Coincidentally, The Battle of Britain ended on this day in 1940 – since 10th July, nearly three thousand RAF pilots, including many from what was then the British Empire plus refugees from Nazi-occupied countries in Europe, had been defending British air space over southern England against the Luftwaffe’s relentless attempt to wipe out airborne defences. Flushed with his successful infiltration of much of Europe, this was the prelude to Hitler’s ultimate plan to invade and conquer this ‘Sceptred Isle’. The pilots of Fighter Command, dubbed ‘The Few’ by Churchill, had an average age of just twenty and were paid £264 pa (a little over £30,000 in today’s money). Sadly, during ‘Our Finest Hour’ (Churchill again) five hundred and forty-four fliers were killed and over a thousand aircraft lost – but (fortunately for us) they were victorious and Adolf backed off to lick his wounds.

In 1949 a pilot conducting secret tests of a prototype aircraft died when he crashed into houses in Yeovil, also killing two victims on the ground – and the following year a British European Airways (now part of BA) Viking failed to make it off the runway at Heathrow (then London Airport) in foggy conditions. Of the thirty people on board, only a stewardess and one passenger lived to tell the tale. Fast forward to 1964, when NASA astronaut Theodore Freeman perished after a goose smashed through the cockpit canopy of his Northrop Talon jet trainer in Texas, causing shards of Plexiglas to enter the engine, which caught fire. Although Freeman ejected, he was too close to the ground for his parachute to open properly. He was posthumously awarded the Purple Heart.

More Halloween air disasters in 1979, 1994, 1996 and 1999, and in 2000 there were two – in total, hundreds of passengers and crew lost their lives. Most recently, in 2015, on the day that New Zealand beat Australia 34-17 during the Rugby World Cup final at Twickenham, a Russian airliner came to grief in Egypt and two hundred and twenty four people died. So you see my point? Maybe not a good day to fly, if you have a choice. There have been some good aeronautically-associated events on 31st October, however – like Rear Admiral George J Dufek becoming the first American to land an airplane at the South Pole in 1956, and BA taking on its first female pilots in 1987. Shall we move along, feet firmly planted on terra firma?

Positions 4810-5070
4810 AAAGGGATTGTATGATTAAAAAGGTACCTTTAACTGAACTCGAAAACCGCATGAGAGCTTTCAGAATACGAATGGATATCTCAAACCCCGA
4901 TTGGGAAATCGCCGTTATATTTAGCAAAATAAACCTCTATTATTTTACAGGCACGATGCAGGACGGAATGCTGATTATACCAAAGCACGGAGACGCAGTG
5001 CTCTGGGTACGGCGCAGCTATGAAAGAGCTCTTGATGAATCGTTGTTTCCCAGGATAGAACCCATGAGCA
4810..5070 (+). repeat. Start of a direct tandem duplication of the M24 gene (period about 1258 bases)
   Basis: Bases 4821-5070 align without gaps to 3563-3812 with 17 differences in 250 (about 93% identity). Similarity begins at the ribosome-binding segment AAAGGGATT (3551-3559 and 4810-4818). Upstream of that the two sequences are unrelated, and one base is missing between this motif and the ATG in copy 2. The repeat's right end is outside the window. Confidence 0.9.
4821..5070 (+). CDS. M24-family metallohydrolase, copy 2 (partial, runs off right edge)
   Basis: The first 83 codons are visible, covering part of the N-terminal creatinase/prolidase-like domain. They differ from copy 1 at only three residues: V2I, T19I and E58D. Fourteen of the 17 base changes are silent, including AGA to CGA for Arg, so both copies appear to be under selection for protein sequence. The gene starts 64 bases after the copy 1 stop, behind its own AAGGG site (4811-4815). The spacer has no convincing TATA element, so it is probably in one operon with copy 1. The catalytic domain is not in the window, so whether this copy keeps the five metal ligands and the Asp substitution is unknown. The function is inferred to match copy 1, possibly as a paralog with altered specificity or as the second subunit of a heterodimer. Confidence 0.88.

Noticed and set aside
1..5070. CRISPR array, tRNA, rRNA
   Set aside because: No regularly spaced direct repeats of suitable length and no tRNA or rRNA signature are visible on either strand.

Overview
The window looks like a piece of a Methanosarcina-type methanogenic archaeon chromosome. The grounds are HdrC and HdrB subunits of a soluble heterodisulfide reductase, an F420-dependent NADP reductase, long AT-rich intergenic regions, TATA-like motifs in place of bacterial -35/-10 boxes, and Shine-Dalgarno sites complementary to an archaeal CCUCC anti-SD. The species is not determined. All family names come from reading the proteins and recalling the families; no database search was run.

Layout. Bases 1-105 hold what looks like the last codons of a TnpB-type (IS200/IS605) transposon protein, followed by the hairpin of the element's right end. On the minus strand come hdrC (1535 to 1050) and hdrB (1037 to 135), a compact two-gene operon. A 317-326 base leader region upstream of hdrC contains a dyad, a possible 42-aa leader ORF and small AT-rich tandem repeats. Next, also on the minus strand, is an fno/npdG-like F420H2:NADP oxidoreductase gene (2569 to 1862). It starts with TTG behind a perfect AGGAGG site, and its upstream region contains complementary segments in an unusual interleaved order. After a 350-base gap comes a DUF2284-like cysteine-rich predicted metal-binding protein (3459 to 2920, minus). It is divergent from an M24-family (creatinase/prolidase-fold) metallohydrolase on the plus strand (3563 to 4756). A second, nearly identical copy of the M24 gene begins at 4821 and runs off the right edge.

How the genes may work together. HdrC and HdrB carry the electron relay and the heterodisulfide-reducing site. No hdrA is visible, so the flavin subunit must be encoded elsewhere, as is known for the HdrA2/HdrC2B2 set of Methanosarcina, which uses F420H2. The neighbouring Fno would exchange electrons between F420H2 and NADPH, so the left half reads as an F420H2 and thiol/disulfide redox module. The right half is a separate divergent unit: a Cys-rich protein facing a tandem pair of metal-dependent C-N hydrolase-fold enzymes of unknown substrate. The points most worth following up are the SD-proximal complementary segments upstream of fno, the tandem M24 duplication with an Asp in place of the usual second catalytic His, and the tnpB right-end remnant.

George Dufek

No more cheerfully, Indira Gandhi was assassinated on this day in 1984 (very George Orwell) by two of her security guards – you can’t trust anyone, can you? Both men were in turn shot by other guards, and although one survived, he was executed when found guilty of murder. In a speech given on the day before her death, Mrs G declared prophetically, ‘I am alive today, I may not be there tomorrow…I shall continue to serve until my last breath and when I die, I can say that every drop of my blood will invigorate India and strengthen it. Even if I died in the service of the nation, I would be proud of it. Every drop of my blood will contribute to the growth of this nation and make it strong and dynamic.

Indira Gandhi

Indira (no relation to Mahatma) was India’s first and so far only woman PM. Politics were obviously in the genes, because her dad was India’s first PM, Jawaharal Nehru. She had two sons – Sanjay, the younger, had been her chosen successor politically, but died in a flying accident in 1980, leaving Rajiv (a pilot) to take up the reins following her death. He was himself assassinated in 1991.

Dangerous stuff, politics, as Italian fascist PM Benito Mussolini may have noticed in 1926, when an assassination attempt was made on his life – not a brilliant way for him to celebrate his fourth anniversary of taking office. Fifteen year-old schoolboy, Anteo Zamboni tried to shoot the leader in Bologna during a parade, but the unfortunate youth missed and was immediately set upon by squadistri (fascist squads) who didn’t ask any questions and lynched him.

This was the second unsuccessful attempt on Il Duce’s life that year – in April, middle-aged Irish woman, The Honourable (but not very) Violet Gibson, daughter of Lord Ashbourne, shot him as he walked among the crowds in Rome after delivering a speech. Armed with a revolver disguised by her shawl, she fired once, but Mussolini moved his head at that moment and she hit his nose (no ‘on the nose’ jokes, please); when she tried again, the gun misfired. Poor old Vi was almost lynched (what is it with Italians and lynching?) by an angry mob, but police intervened and escorted her away for questioning. Mussolini’s wound was slight, and after being patched up, he and his bandaged nose continued walkabout. Violet was deported to Britain and spent the rest of her life in a mental asylum.

This was the day in 1959 when ex-marine and accomplished marksman Lee Harvey Oswald decided to visit the US Embassy in Moscow and declare he wanted to renounce his American citizenship. It was a Saturday, so perhaps he was at a loose end. Officer Richard Snyder accepted Oswald’s passport and a written note, but told him that further paperwork would need to be completed. Oswald didn’t follow through with the process and when he became disaffected with life in Russia (not too many burger joints there at that time, I imagine) returned to the United States in 1962. News of the defection made the front pages of American newspapers, four years before he would be reviled globally as the alleged assassin of JFK. Speaking of the late President, he held his last meeting with FBI Director, J Edgar Hoover this day in 1963.

Lee Harvey Oswald

31st October falls within the zodiac sign of Scorpio (23/10 to 21/11). Honesty and fairness are two qualities that make Scorpios a good friend to have – they are dedicated and loyal, but if they feel let down, it’s curtains. Quick-witted and intelligent, they are full of surprises but also very emotional. Ideal careers for Scorpios include scientist, physician, researcher, sailor, detective, business manager and psychologist.